Why do Business Processes implement value chains or portions of value chains? - To add Value - Thus each value chain activity consists of one or more business processes.
Successful organisations measure their process activities - why? To evaluate how well they are these executing processes.
There are two fundamental metrics that organisations employ in assessing their processes. What are these and what do they focus on? Efficiency: focuses on doing things well in the process Effectiveness: focuses on doing the things that matter; creating outputs of value to the process customer. *Many processes cross functional areas in an organisation *Other processes involve only a single functional area.
Business Processes (Table for example)
Business Process Example (Ordering an ticket from an airline)
How can an organisation use it's business processes to create a competitive advantage? - If they enable the company to innovate - Or to execute more effectively and efficiently than its competitors *Clearly, good business processes are vital to organizational success.
What are 2 steps in which organisations take that determine if their business processes are well designed? - The 1st step is to document the process by describing its steps, its inputs and outputs, and it's resources - The organisation can then analyse the process and, if necessary, modify it to improve its performance * This is called 'Business process reengineering'.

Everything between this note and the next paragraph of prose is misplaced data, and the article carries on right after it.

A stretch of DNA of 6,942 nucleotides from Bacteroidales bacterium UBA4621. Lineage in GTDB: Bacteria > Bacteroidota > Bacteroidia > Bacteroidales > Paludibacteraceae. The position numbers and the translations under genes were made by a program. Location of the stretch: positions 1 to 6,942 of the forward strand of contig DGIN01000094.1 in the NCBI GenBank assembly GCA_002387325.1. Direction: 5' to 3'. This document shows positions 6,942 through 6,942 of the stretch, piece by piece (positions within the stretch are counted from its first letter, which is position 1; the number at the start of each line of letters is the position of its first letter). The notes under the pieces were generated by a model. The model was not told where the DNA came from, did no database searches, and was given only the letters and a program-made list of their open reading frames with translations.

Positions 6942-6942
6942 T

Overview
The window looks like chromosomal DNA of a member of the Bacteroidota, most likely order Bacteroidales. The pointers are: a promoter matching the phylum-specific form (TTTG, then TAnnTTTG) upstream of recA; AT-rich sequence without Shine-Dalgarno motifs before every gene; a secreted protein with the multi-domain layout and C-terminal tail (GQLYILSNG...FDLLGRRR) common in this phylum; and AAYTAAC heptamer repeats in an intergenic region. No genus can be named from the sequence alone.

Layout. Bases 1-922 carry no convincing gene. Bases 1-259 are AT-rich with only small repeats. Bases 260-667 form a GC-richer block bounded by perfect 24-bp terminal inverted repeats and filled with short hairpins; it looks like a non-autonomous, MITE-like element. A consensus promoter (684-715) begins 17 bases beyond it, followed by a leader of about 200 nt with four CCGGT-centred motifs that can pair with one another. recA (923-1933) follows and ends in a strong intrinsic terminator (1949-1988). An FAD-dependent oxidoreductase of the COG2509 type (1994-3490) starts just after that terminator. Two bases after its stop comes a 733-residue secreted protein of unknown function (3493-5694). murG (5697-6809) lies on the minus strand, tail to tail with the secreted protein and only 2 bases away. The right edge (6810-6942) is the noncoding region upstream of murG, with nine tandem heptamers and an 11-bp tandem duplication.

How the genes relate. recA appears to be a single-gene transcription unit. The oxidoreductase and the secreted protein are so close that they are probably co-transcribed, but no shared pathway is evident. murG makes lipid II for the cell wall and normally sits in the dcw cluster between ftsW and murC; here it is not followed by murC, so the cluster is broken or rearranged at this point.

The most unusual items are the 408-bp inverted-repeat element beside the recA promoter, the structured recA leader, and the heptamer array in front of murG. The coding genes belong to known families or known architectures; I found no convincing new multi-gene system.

How can Business Processes be documented? By using formal techniques
What is BPMN 2.0? An international standard developed by the OMG group for documenting Business Processes
4 ways why we document processes? - For understanding - For analysis - To research possibilities of Automation - To look for possible efficiencies
BPMN 2.0 Example
We know now that a business process is supported by an Information System. Why is better information systems essential to the activities of a Value Chain? Better information systems help add value at various stages within the value chain, in either primary activities, support activities or in linkages.
Information systems & Competitive advantage (List)
An information system is a critical enabler of an organisation's business processes. 2 reasons why? - Information systems facilitate communication & coordination among different functional areas - And allow easy exchange of, and access to, data across processes.
IS play a vital role in which 3 areas? - Executing the process - Capturing and storing process data - Monitoring process performance
Important notes to take from this topic: - IS have an important role to play in fulfilling an organisation's strategy - However, they do not lead the strategy. They are only designed to FIT it (They must be appropriate) - This is one reason why no single information system suits every organisation (because they have different strategies).